Student Disability Services

If you have a documented disability that requires accommodations, you will need to register with Student Disability Services (SDS) for coordination of your academic accommodations. The Student Disability Services (SDS) office is located at 1600 David Adamany Undergraduate Library in the Student Academic Success Services department. SDS telephone number is 313-577-1851 or 313-577-3365 (TDD only). Once you have your accommodations in place, I will be glad to meet with you privately during my office hours to discuss your special needs. Student Disability Services’ mission is to assist the university in creating an accessible community where students with disabilities have an equal opportunity to fully participate in their educational experience at Wayne State University.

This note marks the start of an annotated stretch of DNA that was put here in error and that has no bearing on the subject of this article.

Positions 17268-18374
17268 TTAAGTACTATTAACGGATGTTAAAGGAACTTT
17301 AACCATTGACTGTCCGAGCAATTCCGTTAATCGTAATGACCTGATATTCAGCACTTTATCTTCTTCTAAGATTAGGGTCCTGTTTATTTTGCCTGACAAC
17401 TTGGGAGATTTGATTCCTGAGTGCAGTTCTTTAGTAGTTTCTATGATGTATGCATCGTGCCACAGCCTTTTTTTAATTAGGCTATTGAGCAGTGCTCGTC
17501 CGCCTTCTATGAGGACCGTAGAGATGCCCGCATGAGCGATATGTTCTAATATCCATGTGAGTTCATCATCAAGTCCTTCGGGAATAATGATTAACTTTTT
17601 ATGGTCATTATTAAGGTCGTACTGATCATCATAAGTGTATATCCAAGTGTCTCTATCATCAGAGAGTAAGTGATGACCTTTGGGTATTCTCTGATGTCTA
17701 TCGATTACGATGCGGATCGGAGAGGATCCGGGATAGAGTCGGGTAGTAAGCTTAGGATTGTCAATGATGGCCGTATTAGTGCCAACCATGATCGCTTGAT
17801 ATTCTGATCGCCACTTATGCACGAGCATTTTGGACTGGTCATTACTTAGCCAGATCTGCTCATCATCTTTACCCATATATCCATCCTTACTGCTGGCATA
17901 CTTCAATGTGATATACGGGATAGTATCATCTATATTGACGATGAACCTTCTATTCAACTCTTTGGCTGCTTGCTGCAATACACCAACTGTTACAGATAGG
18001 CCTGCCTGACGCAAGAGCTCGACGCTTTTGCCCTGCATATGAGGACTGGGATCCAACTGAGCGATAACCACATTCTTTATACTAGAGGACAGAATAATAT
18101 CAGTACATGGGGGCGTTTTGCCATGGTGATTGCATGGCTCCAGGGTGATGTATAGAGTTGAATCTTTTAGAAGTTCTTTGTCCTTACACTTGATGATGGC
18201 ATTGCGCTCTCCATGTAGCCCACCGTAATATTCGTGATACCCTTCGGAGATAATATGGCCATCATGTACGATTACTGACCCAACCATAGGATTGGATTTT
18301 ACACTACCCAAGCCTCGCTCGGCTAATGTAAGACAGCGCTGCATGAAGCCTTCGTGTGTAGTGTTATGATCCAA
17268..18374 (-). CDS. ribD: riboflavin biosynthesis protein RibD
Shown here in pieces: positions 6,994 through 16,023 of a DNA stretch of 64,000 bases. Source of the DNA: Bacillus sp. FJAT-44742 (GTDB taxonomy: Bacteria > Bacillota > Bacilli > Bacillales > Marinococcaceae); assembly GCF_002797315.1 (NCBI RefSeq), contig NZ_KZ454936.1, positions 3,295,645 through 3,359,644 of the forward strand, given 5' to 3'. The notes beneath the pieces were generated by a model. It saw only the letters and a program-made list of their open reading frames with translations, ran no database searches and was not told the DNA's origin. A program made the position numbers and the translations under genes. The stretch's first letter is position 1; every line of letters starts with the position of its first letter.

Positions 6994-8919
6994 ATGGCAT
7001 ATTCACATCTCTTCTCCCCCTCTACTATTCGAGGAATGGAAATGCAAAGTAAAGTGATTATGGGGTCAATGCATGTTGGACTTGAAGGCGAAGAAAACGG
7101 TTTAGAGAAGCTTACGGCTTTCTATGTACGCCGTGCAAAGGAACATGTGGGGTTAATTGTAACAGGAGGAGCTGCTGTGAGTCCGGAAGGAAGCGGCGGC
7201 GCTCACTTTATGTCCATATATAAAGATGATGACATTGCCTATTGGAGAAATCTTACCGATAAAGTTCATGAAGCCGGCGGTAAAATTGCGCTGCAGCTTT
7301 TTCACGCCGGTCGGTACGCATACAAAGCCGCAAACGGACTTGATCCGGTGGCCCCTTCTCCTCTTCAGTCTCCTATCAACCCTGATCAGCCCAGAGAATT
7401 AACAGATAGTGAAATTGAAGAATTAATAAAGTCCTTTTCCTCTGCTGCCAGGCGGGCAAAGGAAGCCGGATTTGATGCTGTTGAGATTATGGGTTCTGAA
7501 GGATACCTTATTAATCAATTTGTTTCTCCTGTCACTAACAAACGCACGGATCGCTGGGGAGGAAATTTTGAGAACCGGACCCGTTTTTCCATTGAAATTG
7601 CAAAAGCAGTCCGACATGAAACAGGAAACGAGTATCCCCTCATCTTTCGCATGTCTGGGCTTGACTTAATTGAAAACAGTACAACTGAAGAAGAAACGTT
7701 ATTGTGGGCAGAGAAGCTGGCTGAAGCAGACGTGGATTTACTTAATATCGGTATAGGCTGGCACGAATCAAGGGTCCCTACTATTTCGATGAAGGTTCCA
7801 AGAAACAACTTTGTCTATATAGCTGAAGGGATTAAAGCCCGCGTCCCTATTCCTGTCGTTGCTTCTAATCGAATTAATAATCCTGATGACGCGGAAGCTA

Please be aware that a delay in getting SDS accommodation letters for the current semester may hinder the availability or facilitation of those accommodations in a timely manner. Therefore, it is in your best interest to get your accommodation letters as early in the semester as possible.